How does your board learn about the programs and services? Some portion of the board meeting should be devoted to education. This is also an excellent opportunity for some of the staff to be exposed to the board by allowing them to explain the services and share success stories. Sometimes client are also asked to come in and share their experiences with the board. This can be a very powerful way to educate the board on an intellectual and emotional level.
Another way to educate the board is through volunteering. Encourage the board to pitch in at certain times in selected programs. Find ways to have them come in contact with the clients you serve. Years from now they will still remember the day they rolled up their sleeves and made a difference in someone's life.
9. Is familiar with the financial status of the organization
Most organizations pass out financial statements at every board meeting and ask "Any questions?" Many board members are not CPAs and would rather hear fingernails on a chalkboard than dig into financial statements. An alternative is to use a Financial Dashboard to summarize key pieces of financial information into a small number of graphs that highlight key measures and trends. A graph that compares the actual to budget for revenue and expenses is easier to understand than a three page income statement.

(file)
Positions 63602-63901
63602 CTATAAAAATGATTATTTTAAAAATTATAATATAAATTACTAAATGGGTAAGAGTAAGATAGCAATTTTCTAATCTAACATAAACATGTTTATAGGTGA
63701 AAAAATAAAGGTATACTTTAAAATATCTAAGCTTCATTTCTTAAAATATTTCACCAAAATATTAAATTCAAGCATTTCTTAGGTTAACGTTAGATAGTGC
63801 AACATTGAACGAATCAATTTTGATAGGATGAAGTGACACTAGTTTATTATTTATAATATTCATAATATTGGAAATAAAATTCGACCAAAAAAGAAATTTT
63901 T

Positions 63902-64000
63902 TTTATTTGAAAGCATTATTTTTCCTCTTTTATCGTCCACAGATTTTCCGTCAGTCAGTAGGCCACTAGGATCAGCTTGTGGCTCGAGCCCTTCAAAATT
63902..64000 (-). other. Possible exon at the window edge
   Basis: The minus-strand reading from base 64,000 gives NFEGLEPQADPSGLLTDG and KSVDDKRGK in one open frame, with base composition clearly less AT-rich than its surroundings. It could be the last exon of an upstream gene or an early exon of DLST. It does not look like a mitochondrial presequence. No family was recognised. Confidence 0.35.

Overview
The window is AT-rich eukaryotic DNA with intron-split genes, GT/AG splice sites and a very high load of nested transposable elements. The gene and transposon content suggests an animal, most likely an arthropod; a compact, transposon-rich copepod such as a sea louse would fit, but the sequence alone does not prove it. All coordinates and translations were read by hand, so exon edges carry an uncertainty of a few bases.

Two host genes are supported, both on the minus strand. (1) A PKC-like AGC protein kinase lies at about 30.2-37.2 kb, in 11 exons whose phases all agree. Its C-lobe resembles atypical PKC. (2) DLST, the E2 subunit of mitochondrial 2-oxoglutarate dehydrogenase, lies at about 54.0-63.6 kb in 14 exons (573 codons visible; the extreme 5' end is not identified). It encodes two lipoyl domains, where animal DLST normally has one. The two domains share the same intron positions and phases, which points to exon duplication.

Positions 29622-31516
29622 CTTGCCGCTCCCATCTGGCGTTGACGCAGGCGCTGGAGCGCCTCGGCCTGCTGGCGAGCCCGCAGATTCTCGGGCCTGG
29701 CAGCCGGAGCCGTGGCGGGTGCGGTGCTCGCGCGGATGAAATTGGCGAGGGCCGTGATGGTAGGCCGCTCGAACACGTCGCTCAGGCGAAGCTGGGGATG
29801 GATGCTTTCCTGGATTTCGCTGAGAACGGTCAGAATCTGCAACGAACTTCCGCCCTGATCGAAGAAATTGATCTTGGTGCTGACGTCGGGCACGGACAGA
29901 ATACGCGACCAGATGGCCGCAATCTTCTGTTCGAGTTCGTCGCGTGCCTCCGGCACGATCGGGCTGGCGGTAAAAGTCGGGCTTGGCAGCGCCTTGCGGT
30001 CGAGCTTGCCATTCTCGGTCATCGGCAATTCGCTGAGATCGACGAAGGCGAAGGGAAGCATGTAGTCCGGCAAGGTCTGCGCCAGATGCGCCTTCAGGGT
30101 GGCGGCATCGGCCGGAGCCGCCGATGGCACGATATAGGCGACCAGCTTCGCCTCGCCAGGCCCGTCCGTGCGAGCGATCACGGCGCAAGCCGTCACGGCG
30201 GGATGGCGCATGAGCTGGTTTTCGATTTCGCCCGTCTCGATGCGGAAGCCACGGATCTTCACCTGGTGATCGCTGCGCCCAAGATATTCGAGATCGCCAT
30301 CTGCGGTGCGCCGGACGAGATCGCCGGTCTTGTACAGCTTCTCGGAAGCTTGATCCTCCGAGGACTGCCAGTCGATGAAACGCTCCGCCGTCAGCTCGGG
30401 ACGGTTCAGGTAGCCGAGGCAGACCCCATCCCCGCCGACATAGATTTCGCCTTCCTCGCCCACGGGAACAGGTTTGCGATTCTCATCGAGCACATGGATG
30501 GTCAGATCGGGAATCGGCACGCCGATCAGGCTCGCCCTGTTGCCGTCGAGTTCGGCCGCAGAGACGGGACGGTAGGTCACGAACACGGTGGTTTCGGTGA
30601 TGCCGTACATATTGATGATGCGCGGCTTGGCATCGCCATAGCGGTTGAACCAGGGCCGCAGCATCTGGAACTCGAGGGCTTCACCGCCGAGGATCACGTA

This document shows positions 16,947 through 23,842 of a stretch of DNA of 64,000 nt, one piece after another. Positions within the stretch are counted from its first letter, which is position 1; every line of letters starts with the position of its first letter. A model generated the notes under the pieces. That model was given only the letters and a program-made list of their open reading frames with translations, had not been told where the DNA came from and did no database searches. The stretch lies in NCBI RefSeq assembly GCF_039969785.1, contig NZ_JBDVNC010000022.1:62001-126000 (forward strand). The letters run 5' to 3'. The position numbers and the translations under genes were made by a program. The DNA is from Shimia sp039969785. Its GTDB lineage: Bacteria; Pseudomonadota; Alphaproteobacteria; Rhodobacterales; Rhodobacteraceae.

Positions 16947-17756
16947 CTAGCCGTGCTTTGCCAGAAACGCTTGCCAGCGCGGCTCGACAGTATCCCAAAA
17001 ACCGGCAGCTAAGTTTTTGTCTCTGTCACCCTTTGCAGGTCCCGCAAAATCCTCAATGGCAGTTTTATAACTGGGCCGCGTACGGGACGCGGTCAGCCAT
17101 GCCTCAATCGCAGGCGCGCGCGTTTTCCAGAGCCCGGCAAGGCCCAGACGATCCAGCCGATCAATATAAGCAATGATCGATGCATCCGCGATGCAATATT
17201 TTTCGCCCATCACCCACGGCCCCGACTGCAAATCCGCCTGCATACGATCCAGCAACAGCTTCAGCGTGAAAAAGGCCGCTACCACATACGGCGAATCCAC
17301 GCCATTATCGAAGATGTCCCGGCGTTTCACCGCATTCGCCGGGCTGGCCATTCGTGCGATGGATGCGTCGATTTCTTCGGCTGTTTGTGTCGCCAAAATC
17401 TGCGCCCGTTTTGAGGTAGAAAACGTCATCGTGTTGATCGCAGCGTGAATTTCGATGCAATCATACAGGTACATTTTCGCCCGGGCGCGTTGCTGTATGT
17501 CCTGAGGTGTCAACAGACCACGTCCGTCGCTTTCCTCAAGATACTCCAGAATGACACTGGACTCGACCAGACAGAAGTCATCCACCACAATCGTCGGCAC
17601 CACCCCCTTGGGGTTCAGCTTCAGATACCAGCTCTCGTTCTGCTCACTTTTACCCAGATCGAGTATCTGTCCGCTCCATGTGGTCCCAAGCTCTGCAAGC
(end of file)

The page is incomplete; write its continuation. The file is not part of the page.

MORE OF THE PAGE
10. Have the experience and skills necessary to lead the organization
How deliberate is your board recruiting process? Do you have a nominating committee responsible for identifying potential board members? The nominating committee should be familiar with the current board and the gaps that should be filled to better support the organization's success. They can then target specific individuals to meet the needs of the organization.
You should also have an internal board leadership succession process. The committee chairman positions is the first place to look for future leaders. Some organizations include committee chairs in the executive committee. Board officers are usually selected from the committee chairs that have demonstrated leadership and a commitment to the organization. One of the officer positions (usually the Vice President) is designated at the President Elect position. The Immediate Past President position is also an officer and remains on the executive committee. With this system, the board president will have served for several years with increasing levels of responsibility before assuming the leadership role.